The Isle of Wight Council leader has hit back at calls for the Cowes floating bridge to be scrapped — blaming the previous administration for ongoing problems with the vessel.
Cllr Dave Stewart has responded to comments made by East Cowes Cllr Karl Love, who has called for the floating bridge to be sent back and replaced with one that works, branding the vessel an ‘an embarrassment and a failure.’
Leader: I do believe it is good and reliable
Cllr Stewart said he disagreed with Cllr Love but admitted there were ‘challenges’ with the floating bridge.
“When I say to people it is good and reliable, I do believe it is good and reliable.
“If people say to me, ‘yes, but it breaks down,’ I say, ‘so does the Red Jet.’
“People need to understand we, as an administration, inherited the floating bridge the previous administration had ordered and — in my view — not kept a tight handle on, with lots of debate about the design we are dealing with legally.
“We are about to embark on some major roadworks though Newport. Now our goal is to make sure that the floating bridge is available so people can use it.
“I could sit here and say I would like the bridge to never break down, but it has and we have times were we need to fix it.”
Between May and August, the floating bridge carried 199,735 foot passengers and 78,234 care, operating for 2240 hours.
However, It has been out of service since 10th September due to a mechanical issue with the west prow hinge.
Stewart: You can’t send the bridge back
Cllr Stewart said,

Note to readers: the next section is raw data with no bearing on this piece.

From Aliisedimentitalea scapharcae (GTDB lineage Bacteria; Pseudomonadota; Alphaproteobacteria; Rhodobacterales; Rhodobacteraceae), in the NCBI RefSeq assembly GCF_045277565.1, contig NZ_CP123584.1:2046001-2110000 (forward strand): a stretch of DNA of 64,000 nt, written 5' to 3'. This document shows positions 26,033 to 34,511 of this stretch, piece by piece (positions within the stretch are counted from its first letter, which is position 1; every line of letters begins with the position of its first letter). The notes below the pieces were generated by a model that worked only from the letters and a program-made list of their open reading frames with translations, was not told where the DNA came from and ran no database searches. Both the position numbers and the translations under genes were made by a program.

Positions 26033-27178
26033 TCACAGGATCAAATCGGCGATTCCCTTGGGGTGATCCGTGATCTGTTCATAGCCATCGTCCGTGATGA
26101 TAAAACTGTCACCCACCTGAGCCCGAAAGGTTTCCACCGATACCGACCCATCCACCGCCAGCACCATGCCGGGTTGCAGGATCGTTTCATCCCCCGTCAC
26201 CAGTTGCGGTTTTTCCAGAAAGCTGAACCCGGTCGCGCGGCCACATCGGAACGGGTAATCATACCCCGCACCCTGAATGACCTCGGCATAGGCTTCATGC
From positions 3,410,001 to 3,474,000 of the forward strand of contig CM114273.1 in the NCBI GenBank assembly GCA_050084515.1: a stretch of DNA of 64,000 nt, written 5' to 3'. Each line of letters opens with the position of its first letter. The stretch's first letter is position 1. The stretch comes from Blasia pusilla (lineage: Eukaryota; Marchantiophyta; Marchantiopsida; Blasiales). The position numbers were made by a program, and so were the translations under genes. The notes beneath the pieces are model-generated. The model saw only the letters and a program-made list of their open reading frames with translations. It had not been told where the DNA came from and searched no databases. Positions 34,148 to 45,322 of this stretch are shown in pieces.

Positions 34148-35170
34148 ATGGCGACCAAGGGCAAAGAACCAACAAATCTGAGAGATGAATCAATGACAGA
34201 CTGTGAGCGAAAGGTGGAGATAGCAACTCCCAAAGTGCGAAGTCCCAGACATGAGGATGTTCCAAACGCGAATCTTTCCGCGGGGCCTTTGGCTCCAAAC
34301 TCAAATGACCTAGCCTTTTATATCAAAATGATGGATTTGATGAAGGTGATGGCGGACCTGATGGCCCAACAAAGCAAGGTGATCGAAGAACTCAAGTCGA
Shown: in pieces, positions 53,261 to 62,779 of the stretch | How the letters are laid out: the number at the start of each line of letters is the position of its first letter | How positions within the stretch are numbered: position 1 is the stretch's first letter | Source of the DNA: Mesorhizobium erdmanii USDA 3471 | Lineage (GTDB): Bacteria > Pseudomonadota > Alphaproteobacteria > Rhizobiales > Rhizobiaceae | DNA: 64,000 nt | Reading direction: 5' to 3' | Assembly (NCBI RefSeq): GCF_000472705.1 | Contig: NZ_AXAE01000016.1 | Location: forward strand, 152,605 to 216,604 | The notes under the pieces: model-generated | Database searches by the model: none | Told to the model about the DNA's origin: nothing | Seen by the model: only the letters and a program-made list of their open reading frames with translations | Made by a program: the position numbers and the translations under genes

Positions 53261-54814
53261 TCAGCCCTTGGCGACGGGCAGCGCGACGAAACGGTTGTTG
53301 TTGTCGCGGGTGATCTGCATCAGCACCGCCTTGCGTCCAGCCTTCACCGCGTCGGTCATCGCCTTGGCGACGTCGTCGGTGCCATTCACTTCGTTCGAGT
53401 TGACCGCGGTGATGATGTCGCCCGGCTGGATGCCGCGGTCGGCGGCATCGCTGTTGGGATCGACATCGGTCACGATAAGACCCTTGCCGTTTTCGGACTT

“I think 199,000 people using it in four months isn’t completely useless, as Cllr Love would say.
“He may not like it, and I know people feel it is frustrating. But there is more work planned and we will get to a place where I am satisfied it is not just good and reliable, but it is good and reliable pretty much most of the time.
“To Karl Love I say this — you can’t send the bridge back Karl. We didn’t order it, but we have got it, we have paid for it and now we have to make it run.”
Costs spiralled to more than £6.4m
Floating Bridge 6 originally cost £3.2 million and was launched in May 2017.
A report published by the Solent Local Enterprise Partnership in November revealed that, due to the cost of fixing problems with the vessel, and providing replacement services, that cost had spiralled to more than £6.4 million.
At the time it was designed, the council was run by the Island Independents, although it is well documented that councillors have nothing to do with the design and procurement process.
This article is from the BBC’s LDRS (Local Democracy Reporter Service) scheme, which OnTheWight is taking part in. Some alterations and additions may be been made by OnTheWight. Ed